The Cult of St Anna in Byzantium is the first undertaking in Byzantine research to study the phenomenon of St Anna’s cult from the sixth to the fifteenth centuries. It was prompted by the need to enrich our knowledge of a female saint who had already been studied in the West but remained virtually unknown in Eastern Christendom. It focuses on a figure little-studied in scholarship and examines the formation, establishment and promotion of an apocryphal saint who made her way to the pantheon of Orthodox saints. Visual and material culture, relics and texts track the gradual social and ideological transformation of Byzantium from early Christianity until the fifteenth century. This book not only examines various aspects of early Christian and Byzantine civilisation, but also investigates how the cult of saints greatly influenced cultural changes in order to suit theological, social and political demands.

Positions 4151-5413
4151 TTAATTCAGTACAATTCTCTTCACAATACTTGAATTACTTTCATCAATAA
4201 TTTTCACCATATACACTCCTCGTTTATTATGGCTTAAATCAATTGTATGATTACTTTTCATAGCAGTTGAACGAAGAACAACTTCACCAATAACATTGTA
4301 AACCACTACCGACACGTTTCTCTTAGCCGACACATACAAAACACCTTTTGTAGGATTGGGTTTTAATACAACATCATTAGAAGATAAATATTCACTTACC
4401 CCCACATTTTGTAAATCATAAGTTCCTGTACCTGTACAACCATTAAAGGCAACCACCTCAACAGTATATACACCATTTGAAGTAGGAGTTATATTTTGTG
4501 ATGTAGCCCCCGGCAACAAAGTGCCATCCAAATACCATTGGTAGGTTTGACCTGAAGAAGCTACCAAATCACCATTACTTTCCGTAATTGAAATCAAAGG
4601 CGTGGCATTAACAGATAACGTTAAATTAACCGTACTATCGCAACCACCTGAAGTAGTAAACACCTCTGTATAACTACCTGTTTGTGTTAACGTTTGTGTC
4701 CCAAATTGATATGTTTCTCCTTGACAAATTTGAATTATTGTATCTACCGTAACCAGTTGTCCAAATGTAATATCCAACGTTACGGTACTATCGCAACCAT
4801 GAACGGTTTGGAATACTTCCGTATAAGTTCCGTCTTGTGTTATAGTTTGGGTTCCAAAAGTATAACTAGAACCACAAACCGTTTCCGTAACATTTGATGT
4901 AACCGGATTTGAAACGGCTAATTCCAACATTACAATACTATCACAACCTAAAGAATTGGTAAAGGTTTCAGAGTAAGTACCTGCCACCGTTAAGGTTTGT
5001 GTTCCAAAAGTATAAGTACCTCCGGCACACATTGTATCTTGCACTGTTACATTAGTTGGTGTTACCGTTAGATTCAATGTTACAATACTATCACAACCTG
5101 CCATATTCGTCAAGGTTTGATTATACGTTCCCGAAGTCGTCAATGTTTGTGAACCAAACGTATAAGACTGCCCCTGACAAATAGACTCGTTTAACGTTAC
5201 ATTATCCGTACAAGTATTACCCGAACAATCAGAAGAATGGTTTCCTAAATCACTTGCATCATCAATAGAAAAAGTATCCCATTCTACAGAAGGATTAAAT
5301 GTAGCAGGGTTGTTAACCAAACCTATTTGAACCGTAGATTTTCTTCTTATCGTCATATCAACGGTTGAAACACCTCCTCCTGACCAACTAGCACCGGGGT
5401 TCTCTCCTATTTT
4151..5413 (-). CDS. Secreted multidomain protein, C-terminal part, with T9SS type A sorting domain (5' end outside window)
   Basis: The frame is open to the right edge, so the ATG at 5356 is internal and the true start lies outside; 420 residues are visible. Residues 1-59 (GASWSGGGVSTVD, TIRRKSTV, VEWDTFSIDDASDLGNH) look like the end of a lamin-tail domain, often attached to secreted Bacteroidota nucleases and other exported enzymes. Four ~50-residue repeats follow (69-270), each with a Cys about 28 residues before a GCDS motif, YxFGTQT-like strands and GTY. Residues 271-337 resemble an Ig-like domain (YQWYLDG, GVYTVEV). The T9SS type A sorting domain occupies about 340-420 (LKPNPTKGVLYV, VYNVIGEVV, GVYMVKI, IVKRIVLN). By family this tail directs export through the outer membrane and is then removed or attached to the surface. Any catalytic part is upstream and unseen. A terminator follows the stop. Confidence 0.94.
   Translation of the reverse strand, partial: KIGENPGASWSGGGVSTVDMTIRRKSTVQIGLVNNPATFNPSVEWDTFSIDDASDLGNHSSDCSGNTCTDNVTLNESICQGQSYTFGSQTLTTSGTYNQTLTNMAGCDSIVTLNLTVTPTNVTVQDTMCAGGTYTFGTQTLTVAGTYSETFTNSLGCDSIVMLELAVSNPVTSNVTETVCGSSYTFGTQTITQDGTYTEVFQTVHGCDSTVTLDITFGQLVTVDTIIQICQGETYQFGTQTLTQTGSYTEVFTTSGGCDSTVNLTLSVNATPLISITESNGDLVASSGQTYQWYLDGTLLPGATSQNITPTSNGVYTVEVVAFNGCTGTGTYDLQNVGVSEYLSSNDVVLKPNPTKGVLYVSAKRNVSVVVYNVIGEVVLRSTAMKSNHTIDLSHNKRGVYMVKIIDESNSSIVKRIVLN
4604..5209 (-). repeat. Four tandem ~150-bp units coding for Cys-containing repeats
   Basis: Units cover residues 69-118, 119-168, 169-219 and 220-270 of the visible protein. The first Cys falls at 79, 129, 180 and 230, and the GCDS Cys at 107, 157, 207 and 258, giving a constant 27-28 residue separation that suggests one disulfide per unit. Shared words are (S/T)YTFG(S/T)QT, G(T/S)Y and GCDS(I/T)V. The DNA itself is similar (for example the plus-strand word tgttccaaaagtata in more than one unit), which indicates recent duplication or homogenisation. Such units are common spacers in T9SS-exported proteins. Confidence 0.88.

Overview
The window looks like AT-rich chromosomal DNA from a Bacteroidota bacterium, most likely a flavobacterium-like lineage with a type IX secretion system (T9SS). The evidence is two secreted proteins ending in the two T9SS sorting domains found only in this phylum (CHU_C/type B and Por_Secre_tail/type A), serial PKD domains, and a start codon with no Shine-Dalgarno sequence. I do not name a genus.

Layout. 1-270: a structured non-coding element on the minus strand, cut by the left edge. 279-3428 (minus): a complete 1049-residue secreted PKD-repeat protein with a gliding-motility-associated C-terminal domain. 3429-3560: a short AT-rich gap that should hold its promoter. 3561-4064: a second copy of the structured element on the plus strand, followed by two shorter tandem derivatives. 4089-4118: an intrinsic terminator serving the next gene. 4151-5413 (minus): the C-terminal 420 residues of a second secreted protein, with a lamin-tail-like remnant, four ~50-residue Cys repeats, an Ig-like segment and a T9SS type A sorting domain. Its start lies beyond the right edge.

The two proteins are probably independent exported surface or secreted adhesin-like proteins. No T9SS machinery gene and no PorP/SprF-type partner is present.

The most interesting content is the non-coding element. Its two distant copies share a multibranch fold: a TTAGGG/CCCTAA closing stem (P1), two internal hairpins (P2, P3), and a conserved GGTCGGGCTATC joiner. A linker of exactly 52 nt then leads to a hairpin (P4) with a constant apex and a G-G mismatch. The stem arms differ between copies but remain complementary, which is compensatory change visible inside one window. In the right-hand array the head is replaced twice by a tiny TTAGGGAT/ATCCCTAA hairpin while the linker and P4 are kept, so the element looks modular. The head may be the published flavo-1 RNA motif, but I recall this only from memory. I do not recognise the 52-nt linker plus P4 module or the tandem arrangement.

The cult of St Anna influenced many diverse elements of Christian life in Constantinople, including the creation of sacred spaces and the location of haghiasmata (fountains of holy water) in the city; imperial patronage; the social reception of St Anna’s story; and relic narratives. This monograph breaks new ground in explaining how and why Byzantium and the Orthodox Church attributed scriptural authority to a minor figure known only from a non-canonical work.